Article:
How do I know if my model is wrong?

Right now, I’m trying to implement U-net for image inpainting. I got my code to run without error, and when printing out train loss and validation loss, it does kind of converges to some point. Images does seem to resemble the ground truth, but it is quite poor in quality. When I look at the pixel values of inpainted part, it is far from converging to ground truth values. It seems as if it is randomly changing its values.

On the other hand, I was able to do the identical task with Matconvnet, a MATLAB library, so I guess it should work in pytorch as well.

So the problem is I think I have some problem with implementing U-net with pytorch. However, I don’t know where I’m wrong with implementing, since I do not get any errors. Below is my implementation.

import torch
import torch.nn as nn
import torch.nn.functional as F

class UNetConvBlock(nn.Module):
    def __init__(self, in_size, out_size, kernel_size=3, activation=F.relu):
        super(UNetConvBlock, self).__init__()
        self.conv = nn.Conv2d(in_size, out_size, kernel_size, padding=1)
        self.bn = nn.BatchNorm2d(out_size)
        self.conv2 = nn.Conv2d(out_size, out_size, kernel_size, padding=1)
        self.bn2 = nn.BatchNorm2d(out_size)
        self.activation = activation

    def forward(self, x):
        x1 = self.activation(self.bn(self.conv(x)))
        out = self.activation(self.bn2(self.conv2(x1)))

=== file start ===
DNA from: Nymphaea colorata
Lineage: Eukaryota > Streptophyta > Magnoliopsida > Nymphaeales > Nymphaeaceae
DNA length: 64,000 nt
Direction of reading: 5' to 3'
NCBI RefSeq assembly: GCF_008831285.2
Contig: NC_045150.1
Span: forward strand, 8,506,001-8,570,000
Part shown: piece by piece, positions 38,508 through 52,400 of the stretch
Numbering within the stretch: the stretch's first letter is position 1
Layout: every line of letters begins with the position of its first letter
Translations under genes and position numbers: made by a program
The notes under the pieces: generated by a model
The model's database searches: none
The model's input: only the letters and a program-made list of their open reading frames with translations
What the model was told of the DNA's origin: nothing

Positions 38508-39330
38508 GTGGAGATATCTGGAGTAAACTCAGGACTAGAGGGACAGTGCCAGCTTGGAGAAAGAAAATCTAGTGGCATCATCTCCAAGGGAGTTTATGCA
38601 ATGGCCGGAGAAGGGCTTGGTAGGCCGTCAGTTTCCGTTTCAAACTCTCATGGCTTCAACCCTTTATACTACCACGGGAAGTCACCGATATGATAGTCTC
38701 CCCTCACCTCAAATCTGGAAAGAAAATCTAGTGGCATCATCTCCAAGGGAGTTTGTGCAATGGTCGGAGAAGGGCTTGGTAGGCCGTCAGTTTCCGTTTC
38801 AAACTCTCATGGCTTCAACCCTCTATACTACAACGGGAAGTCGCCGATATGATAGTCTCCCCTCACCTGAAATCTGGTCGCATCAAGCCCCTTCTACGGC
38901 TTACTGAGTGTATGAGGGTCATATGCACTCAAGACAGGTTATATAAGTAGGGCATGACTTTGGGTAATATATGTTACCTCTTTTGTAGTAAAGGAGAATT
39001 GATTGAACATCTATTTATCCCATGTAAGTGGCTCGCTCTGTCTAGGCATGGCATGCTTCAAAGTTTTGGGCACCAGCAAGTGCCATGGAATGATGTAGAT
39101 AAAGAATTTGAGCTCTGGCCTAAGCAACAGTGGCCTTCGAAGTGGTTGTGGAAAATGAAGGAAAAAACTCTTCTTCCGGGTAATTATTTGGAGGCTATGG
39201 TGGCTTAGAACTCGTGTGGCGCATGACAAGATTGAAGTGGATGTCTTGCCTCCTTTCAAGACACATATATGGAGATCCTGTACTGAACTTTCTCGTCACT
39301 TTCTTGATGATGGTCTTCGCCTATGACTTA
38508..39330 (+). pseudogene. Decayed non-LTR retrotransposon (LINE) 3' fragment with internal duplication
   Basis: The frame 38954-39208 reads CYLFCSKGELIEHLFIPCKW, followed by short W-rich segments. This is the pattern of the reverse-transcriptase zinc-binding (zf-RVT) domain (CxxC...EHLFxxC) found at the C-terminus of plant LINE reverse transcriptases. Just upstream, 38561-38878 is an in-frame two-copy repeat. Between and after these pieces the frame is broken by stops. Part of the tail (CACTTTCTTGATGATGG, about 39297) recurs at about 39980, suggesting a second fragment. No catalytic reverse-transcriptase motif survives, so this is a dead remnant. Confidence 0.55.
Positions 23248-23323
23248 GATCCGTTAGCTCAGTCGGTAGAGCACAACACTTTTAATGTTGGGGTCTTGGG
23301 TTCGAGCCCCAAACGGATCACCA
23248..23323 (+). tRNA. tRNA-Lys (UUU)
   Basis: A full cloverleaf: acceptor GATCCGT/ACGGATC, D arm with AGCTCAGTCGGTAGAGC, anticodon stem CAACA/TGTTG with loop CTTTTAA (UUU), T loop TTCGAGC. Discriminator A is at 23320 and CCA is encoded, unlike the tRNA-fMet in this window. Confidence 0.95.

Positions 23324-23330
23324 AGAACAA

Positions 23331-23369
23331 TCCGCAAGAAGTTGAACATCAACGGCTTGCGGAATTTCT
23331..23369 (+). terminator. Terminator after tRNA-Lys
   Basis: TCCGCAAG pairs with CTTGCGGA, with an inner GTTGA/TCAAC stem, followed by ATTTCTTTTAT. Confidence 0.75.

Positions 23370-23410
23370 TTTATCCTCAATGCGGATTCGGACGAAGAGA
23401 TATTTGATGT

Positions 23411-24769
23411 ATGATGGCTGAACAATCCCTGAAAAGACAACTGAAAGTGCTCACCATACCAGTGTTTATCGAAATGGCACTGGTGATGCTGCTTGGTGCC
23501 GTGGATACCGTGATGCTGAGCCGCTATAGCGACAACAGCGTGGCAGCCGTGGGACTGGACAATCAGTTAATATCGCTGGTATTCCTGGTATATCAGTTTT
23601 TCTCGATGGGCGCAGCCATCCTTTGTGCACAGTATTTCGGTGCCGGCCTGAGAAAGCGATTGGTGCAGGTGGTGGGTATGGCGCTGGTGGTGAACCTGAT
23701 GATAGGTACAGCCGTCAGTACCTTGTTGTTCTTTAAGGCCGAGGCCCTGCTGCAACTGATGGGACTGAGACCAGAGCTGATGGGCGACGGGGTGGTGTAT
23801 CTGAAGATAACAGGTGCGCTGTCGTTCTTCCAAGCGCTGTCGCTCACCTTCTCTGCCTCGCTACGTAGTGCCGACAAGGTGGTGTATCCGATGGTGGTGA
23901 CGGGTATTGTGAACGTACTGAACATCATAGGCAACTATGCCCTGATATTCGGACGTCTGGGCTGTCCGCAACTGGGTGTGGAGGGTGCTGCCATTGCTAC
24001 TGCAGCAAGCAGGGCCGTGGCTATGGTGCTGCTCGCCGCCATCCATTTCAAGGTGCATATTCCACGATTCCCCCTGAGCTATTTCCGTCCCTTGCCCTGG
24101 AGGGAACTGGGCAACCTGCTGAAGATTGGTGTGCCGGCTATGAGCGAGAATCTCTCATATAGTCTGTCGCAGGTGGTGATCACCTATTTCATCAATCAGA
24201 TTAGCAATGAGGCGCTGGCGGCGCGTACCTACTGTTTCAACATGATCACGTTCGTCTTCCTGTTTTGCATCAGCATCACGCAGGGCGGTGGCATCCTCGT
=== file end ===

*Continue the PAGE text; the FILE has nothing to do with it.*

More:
return out

class UNetLastBlock(nn.Module):
    def __init__(self, in_size, out_size, kernel_size=3, activation=F.relu):
        super(UNetLastBlock, self).__init__()
        self.conv = nn.Conv2d(in_size, out_size, kernel_size, padding=1)
        self.bn = nn.BatchNorm2d(out_size)
        self.conv2 = nn.Conv2d(out_size,in_size, kernel_size, padding=1)
        self.bn2 = nn.BatchNorm2d(in_size)
        self.activation = activation
        
    def forward(self, x):
        x1 = self.activation(self.bn(self.conv(x)))
        out = self.activation(self.bn2(self.conv2(x1)))
        
        return out

class UNetUpBlock(nn.Module):
    def __init__(self, in_size, out_size, kernel_size=3, activation=F.relu, space_dropout=False):
        super(UNetUpBlock, self).__init__()
        self.up = nn.ConvTranspose2d(in_size, in_size, 2, stride=2)
        # Due to concat
        self.conv = nn.Conv2d(in_size * 2, in_size, kernel_size, padding=1)
        self.bn = nn.BatchNorm2d(in_size)
        self.conv2 = nn.Conv2d(in_size, out_size, kernel_size, padding=1)
        self.bn2 = nn.BatchNorm2d(out_size)
        self.activation = activation

    def forward(self, x, bridge):
        up = self.up(x)
        out = torch.cat([up, bridge], dim=1)
        out = self.activation(self.bn(self.conv(out)))
        out = self.activation(self.bn2(self.conv2(out)))

        return out
    

class UNet(nn.Module):
    def __init__(self, in_c, out_c):
        super(UNet, self).__init__()
        self.activation = F.relu
        
        self.pool1 = nn.MaxPool2d(2)
        self.pool2 = nn.MaxPool2d(2)